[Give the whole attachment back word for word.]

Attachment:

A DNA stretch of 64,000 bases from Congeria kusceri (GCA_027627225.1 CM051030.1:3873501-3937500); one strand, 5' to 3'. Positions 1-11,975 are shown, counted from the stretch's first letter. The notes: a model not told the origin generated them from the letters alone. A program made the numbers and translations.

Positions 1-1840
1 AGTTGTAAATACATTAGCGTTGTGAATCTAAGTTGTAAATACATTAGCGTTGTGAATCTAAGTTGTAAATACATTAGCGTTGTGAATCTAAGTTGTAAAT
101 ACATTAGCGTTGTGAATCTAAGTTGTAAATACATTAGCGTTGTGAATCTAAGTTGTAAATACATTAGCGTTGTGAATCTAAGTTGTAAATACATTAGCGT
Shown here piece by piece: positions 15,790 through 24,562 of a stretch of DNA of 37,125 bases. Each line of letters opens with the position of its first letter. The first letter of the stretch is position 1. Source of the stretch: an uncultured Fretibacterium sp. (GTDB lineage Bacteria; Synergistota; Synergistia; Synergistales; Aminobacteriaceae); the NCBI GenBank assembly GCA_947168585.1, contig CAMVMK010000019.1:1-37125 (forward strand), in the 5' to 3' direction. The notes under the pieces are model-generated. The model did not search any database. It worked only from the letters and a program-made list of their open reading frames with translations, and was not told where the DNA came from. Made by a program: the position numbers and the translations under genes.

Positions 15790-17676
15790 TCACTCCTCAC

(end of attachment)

A DNA stretch of 64,000 bases from Congeria kusceri (GCA_027627225.1 CM051030.1:3873501-3937500); one strand, 5' to 3'. Positions 1-11,975 are shown, counted from the stretch's first letter. The notes: a model not told the origin generated them from the letters alone. A program made the numbers and translations.

Positions 1-1840
1 AGTTGTAAATACATTAGCGTTGTGAATCTAAGTTGTAAATACATTAGCGTTGTGAATCTAAGTTGTAAATACATTAGCGTTGTGAATCTAAGTTGTAAAT
101 ACATTAGCGTTGTGAATCTAAGTTGTAAATACATTAGCGTTGTGAATCTAAGTTGTAAATACATTAGCGTTGTGAATCTAAGTTGTAAATACATTAGCGT
Shown here piece by piece: positions 15,790 through 24,562 of a stretch of DNA of 37,125 bases. Each line of letters opens with the position of its first letter. The first letter of the stretch is position 1. Source of the stretch: an uncultured Fretibacterium sp. (GTDB lineage Bacteria; Synergistota; Synergistia; Synergistales; Aminobacteriaceae); the NCBI GenBank assembly GCA_947168585.1, contig CAMVMK010000019.1:1-37125 (forward strand), in the 5' to 3' direction. The notes under the pieces are model-generated. The model did not search any database. It worked only from the letters and a program-made list of their open reading frames with translations, and was not told where the DNA came from. Made by a program: the position numbers and the translations under genes.

Positions 15790-17676
15790 TCACTCCTCAC